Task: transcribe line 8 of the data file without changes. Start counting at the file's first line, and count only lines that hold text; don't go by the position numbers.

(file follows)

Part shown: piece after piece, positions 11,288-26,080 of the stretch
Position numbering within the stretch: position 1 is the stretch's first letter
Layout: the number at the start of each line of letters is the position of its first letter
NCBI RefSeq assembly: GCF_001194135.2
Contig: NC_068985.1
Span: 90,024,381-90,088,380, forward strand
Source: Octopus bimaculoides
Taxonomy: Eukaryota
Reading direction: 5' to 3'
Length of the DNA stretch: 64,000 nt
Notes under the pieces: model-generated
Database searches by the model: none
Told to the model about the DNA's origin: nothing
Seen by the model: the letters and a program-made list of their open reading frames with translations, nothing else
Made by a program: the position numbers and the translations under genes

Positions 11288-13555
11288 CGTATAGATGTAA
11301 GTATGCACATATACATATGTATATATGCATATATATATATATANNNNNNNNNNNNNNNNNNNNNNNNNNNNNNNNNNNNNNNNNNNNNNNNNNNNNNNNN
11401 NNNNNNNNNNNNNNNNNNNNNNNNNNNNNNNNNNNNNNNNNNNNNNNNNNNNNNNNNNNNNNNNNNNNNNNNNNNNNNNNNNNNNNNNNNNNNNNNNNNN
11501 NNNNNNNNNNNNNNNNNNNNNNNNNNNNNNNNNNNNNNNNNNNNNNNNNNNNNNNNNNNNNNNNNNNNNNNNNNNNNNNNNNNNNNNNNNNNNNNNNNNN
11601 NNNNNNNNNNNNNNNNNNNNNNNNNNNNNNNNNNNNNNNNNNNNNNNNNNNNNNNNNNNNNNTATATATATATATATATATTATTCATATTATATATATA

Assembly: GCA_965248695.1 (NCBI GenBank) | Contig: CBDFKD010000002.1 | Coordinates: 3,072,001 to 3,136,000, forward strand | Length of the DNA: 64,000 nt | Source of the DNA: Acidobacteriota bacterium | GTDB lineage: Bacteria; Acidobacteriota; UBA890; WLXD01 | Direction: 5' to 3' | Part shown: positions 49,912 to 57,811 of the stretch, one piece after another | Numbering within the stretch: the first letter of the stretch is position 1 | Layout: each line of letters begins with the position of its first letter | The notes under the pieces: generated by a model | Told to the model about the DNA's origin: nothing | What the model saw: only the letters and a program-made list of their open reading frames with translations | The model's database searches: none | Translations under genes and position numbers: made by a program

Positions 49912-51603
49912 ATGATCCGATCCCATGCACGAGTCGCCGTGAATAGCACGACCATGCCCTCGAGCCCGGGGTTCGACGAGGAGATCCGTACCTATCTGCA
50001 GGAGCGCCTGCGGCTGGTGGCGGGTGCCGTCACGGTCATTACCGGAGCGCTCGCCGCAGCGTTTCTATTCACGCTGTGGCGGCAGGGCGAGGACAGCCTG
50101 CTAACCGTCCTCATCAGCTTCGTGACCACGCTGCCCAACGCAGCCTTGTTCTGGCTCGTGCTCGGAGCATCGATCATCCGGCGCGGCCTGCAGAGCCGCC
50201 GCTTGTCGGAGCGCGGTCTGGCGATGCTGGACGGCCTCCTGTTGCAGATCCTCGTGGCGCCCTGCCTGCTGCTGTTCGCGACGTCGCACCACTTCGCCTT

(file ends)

Taxonomy: Eukaryota